Local Film Explores Bullying Through The Bully’s Eyes
ANN ARBOR (Talk Radio 1270) What’s it like to be a bully? Ann Arbor director Amy Weber is tackling that subject in her next movie “The Bully Chronicles.”
Weber visited the Charlie Langton Talk Radio 1270 morning show Wednesday to discuss her movies and the epidemic of bullying alongside teen anti-bullying activist Katy Butler, who will take part in “The Bully Chronicles.”
“If we really want to solve this issue, we have to get to the source of this issue, which is the bully,” Weber said. “For me there’s no other way to tackle it than to get into the heart of why this problem is an epidemic.”
Butler, 17, a student at Green Hills High School in Ann Arbor and former victim of bullying, weighed in on the topic after making national news in March when she successfully led the nation-wide campaign to lower the rating of anti-bullying film “Bully.”
Butler led her campaign after seeing a trailer for “Bully” and feeling like people her age had to be able to see it. The movie was rated R for use of the F-word.
“It looked like such a great movie, it had such a great message, but then I saw that it was rated R and I thought “This is ridiculous, this is my life, this is kids’ lives.”
Butler went on change.org and started a petition demanding that the rating on the movie be changed. She collected more than a half-million signatures and hand delivered the petition to the Motion Picture Association of America in Los Angeles, pitching them on why the rating had to be lowered.
In the end, she won. “It was incredible, it was a huge win,” Butler said.
Now, she’s on to “The Bully Chronicles” which will be locally filmed and produced by Weber, who was named the 2011 Michigan Filmmaker of the Year for her last film “Annabelle and Bear.”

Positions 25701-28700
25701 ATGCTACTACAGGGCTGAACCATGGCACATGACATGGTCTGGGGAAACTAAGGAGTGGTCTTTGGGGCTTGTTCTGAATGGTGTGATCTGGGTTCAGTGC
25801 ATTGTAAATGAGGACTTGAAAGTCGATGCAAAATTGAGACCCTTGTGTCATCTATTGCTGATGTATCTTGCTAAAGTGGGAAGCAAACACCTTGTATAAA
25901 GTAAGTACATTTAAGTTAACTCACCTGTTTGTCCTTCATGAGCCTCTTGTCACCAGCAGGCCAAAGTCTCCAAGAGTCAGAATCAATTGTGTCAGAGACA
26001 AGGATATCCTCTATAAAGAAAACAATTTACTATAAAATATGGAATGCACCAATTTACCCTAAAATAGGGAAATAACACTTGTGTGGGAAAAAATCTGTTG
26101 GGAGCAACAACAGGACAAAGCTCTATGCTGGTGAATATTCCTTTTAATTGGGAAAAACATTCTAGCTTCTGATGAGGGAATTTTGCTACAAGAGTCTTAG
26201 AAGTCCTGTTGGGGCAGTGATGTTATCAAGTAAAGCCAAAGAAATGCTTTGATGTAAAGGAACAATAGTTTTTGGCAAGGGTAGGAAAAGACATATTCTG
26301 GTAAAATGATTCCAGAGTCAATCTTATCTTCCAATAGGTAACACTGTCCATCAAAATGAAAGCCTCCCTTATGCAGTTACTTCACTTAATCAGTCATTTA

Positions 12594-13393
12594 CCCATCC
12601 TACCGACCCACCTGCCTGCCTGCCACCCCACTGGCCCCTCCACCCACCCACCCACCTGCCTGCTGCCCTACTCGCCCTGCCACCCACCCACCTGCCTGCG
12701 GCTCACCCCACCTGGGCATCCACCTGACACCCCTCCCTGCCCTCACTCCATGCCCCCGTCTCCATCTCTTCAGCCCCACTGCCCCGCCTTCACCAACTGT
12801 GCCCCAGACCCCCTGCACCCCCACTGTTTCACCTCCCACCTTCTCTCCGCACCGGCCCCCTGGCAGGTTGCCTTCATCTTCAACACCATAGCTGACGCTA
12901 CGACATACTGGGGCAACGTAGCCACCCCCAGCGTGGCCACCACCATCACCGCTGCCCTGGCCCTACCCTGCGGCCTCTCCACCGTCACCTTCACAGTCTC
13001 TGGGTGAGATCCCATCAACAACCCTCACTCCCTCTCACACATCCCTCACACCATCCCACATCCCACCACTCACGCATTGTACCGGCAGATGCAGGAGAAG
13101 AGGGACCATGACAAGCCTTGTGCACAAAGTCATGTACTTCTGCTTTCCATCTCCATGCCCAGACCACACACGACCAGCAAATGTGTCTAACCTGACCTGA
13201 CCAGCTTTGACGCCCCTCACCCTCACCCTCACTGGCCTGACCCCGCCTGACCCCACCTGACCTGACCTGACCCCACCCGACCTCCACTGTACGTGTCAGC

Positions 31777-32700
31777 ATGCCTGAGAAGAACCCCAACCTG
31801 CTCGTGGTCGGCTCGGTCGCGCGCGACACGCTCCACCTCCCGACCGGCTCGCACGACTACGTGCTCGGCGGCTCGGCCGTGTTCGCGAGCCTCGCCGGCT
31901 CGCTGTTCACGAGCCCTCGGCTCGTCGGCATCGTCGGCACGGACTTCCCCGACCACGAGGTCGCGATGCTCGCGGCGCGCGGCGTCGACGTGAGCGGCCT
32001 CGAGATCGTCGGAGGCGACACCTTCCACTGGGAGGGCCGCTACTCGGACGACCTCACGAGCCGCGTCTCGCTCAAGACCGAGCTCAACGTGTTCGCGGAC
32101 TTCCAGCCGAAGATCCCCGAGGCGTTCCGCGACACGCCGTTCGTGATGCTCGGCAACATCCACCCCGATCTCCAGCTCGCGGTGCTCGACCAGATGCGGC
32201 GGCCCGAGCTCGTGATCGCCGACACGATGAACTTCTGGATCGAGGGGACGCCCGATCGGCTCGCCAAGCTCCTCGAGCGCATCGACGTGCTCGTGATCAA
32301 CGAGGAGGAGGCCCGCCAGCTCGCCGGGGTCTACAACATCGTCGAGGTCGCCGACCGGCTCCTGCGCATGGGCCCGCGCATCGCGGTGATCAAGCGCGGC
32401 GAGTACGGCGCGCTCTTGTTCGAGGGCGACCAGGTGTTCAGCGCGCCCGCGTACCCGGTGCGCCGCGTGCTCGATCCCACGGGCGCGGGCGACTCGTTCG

“I was bullied in middle school for being openly gay,” Butler said. “It was horrible being bullied as a middle schooler … You just feel so alone, it’s horrible.
“People called me names, they knocked my stuff over, one day they ended up slamming my hand in my locker and breaking my finger,” Butler added, saying, “I didn’t tell anyone because I was afraid it was going to get worse.”
Now, she hopes the upcoming “Bully Chronicles” and other efforts help kids like her get through school unscathed.
Weber’s sister Melissa from Royal Oak weighed in on the importance of the “Bullying Chronicles,” saying, “This project is quite incredible … What I wanted to say is ‘The Bully Chronicles’ is a game changer in this situation. It’s the first time anyone has taken a look at the bully vs. the bullied, and that is historical … The only way you can save a victim is to save a bully.”
Weber will be holding an open casting call for area teens on May 19 and 20. Get more information HERE.